Open the driver door and write down the front and rear axle ratings on the label plate there. Also note the maximum payload, gross combination weight (trailer and car) and maximum trailer weight rating. Get down and look at the hitch on the back of the car and get it's tow ratings, both with and without weight distribution and maximum trailer weight rating.
Does the car have auto leveling suspension system?
Take the rig to a set of scales with full propane and water tank (the latter tends to be in front of axle) and some basic camping stuff. Have passenger and camping stuff in the car. Cross the scales with weight distribution loose.
Cross the scales with weight distribution engaged. Tell the scale master it is a re-weigh for discounted second pass charge.
Detach trailer and cross scales just with the car loaded the same. Tell the scale master it is a re-weigh for discounted third pass charge.
Note gap between top of tire and arch of wheel well with empty vehicle for all four wheels. Note the gaps when loaded before the trailer is attached. Then measure the gaps with trailer attached with no hitch adjustments. Then again with weight distribution engaged.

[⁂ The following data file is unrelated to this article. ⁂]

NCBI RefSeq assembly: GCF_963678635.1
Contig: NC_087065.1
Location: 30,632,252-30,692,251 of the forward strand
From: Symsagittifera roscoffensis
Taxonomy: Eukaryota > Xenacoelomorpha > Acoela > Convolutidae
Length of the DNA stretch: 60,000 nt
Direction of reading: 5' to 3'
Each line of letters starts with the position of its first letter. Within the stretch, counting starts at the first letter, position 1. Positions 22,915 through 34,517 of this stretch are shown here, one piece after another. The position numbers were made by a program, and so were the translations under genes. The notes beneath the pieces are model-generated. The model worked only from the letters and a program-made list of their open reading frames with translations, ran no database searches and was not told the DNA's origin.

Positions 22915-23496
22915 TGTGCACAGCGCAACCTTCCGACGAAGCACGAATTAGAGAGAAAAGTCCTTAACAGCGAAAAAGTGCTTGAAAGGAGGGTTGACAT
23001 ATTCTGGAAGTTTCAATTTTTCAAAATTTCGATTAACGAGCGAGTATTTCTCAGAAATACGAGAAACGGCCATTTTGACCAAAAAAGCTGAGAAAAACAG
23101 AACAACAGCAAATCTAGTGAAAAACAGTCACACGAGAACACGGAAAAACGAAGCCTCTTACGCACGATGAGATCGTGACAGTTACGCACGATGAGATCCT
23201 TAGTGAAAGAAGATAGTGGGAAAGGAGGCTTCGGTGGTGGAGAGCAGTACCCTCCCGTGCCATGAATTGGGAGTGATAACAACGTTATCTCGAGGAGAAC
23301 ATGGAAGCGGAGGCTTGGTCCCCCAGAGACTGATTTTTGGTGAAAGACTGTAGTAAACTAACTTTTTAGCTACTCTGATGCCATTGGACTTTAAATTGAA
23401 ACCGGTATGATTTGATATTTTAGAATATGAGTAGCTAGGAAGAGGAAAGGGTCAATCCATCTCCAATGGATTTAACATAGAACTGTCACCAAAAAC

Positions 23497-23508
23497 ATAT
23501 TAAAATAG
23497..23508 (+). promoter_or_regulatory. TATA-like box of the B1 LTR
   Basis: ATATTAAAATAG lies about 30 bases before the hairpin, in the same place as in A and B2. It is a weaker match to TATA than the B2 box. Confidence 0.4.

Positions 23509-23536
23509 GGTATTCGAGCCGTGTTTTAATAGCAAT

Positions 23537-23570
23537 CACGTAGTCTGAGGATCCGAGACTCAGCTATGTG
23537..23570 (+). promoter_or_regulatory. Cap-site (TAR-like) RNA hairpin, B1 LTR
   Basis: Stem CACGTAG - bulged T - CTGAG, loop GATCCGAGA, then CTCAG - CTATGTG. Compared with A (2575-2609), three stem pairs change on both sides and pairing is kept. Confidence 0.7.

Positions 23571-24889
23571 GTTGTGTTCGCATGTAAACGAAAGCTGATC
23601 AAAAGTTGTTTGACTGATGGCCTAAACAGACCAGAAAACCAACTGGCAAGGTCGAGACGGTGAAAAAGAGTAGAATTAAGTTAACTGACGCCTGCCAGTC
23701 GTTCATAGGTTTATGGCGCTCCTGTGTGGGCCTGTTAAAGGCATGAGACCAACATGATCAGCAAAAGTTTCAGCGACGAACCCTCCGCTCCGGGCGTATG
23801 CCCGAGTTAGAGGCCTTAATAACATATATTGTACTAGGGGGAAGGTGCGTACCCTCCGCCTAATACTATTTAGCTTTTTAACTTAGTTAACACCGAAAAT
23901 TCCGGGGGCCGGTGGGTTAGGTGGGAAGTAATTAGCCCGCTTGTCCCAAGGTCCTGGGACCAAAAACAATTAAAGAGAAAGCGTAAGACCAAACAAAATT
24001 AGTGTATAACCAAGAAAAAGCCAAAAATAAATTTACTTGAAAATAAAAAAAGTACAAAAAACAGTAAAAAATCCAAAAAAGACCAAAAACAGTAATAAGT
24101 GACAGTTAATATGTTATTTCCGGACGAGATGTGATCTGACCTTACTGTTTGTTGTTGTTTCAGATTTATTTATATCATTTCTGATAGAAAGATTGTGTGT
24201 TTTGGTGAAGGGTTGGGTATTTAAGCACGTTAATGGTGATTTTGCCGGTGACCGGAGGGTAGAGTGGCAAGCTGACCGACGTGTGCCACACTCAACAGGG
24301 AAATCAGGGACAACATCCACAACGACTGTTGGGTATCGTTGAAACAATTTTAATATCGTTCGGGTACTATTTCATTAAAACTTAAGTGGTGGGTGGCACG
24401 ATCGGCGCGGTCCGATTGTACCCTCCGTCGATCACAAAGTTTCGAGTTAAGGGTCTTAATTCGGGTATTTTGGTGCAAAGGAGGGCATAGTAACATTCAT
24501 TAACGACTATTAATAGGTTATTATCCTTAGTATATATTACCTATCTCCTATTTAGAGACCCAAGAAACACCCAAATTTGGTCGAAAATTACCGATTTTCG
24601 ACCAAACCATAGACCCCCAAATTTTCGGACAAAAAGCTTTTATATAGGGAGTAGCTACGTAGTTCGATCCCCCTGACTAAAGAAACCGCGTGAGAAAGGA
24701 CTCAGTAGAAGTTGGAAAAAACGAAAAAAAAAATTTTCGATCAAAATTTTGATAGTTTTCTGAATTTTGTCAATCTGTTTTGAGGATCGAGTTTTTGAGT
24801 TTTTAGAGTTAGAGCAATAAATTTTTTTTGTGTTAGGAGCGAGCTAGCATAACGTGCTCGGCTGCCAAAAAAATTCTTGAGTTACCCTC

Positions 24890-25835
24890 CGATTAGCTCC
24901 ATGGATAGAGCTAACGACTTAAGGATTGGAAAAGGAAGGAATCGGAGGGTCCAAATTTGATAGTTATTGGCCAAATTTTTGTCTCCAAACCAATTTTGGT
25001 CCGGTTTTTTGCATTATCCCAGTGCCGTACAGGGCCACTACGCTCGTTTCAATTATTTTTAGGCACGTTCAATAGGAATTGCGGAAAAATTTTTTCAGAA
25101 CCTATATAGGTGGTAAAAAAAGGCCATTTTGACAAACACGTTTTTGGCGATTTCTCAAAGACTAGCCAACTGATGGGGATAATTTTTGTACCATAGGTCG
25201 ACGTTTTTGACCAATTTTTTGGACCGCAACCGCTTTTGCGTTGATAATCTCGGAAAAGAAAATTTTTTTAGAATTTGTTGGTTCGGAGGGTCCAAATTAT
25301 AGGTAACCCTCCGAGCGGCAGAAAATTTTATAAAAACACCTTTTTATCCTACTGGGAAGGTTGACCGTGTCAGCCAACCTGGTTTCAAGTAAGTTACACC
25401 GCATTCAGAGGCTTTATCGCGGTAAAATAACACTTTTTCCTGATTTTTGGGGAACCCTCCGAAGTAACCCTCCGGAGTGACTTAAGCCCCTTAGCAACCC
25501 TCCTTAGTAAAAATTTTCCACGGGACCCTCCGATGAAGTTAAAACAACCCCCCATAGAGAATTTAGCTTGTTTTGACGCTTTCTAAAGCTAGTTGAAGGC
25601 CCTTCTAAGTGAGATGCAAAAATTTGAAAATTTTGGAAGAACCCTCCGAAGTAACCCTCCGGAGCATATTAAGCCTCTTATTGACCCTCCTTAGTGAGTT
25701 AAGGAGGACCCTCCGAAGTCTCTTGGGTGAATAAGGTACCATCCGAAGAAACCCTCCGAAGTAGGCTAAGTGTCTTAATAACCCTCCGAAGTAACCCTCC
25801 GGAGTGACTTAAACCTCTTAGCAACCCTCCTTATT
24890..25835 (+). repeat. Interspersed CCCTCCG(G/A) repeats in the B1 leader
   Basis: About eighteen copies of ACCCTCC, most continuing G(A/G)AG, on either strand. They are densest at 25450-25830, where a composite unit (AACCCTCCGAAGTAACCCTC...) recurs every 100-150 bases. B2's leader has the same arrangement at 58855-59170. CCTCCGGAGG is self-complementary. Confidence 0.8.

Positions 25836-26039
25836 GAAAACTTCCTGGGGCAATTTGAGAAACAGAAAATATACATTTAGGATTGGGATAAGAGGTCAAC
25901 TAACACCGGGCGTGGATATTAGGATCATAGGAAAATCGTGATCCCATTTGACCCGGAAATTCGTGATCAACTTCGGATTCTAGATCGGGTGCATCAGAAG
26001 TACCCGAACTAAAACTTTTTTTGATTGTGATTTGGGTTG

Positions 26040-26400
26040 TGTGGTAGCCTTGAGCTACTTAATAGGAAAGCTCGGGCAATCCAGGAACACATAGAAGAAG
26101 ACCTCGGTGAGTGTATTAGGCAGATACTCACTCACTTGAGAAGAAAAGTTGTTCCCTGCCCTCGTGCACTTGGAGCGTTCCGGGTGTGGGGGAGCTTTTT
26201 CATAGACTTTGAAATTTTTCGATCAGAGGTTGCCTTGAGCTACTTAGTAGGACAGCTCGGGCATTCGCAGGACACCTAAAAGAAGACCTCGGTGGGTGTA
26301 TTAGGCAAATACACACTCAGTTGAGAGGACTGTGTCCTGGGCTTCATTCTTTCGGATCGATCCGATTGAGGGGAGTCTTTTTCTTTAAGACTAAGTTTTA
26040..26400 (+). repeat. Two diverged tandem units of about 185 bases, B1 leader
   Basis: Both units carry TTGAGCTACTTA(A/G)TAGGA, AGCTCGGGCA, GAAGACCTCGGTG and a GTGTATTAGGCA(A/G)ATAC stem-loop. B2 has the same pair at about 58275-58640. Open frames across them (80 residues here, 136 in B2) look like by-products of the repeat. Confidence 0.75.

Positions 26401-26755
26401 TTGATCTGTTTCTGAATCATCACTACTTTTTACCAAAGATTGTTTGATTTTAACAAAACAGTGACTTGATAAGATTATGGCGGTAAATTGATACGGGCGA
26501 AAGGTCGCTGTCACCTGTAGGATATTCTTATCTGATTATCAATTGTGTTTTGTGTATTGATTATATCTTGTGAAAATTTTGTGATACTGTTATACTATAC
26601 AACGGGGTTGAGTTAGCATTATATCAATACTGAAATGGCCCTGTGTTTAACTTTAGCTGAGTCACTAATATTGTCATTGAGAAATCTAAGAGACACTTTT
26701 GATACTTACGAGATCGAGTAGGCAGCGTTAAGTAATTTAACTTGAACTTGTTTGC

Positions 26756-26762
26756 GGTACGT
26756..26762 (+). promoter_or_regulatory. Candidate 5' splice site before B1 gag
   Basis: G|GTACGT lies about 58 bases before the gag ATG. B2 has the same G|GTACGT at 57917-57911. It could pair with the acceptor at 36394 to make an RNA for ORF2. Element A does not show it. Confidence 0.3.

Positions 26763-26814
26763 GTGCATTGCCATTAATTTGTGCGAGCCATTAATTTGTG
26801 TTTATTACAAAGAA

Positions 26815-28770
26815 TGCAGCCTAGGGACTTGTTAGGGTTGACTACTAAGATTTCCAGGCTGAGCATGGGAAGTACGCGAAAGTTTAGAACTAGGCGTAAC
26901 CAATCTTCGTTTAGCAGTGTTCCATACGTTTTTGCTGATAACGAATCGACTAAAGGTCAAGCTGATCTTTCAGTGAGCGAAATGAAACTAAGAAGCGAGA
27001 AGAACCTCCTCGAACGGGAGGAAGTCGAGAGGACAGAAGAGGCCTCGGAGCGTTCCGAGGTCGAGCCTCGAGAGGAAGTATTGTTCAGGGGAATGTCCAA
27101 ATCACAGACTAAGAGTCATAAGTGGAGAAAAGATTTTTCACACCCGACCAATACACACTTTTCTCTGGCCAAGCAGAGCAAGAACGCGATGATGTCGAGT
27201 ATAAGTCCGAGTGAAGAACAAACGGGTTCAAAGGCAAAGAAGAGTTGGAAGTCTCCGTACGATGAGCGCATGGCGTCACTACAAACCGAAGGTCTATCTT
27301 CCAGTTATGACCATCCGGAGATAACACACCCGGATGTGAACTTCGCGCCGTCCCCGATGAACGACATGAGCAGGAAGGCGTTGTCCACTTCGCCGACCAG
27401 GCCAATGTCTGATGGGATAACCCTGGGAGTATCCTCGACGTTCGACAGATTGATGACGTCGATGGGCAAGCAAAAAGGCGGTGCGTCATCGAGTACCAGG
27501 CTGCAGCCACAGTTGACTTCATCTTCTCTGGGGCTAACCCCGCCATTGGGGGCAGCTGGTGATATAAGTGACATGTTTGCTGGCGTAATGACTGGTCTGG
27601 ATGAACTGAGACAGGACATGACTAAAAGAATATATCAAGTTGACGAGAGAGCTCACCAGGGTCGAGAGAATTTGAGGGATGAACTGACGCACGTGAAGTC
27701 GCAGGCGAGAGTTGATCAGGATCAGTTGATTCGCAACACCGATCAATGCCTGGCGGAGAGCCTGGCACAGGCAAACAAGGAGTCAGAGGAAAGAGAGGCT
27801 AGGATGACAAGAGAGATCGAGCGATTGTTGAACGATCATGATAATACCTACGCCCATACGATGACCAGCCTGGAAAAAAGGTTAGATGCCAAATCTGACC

All thus information helps you set the weight distribution system to be most effective.
While gap measurements can give some information, the scales tell the absolute story whether the car is overloaded in any parameter and if any of the trailer weight is being transferred to the front car axle thus doing weight distribution.
WBCCI Life Member 5123, AIR 70341, 4CU, WD9EMC
TV - 2012 Dodge 2500 4x4 Cummins HO, automatic, Centramatics, Kelderman level ride airbag suspension, bed shell
2014 31' Classic model 30 twin beds, 50 amp service, 900 watt solar system, Centramatics, Dill TPMS, disc brakes, 16" tires & wheels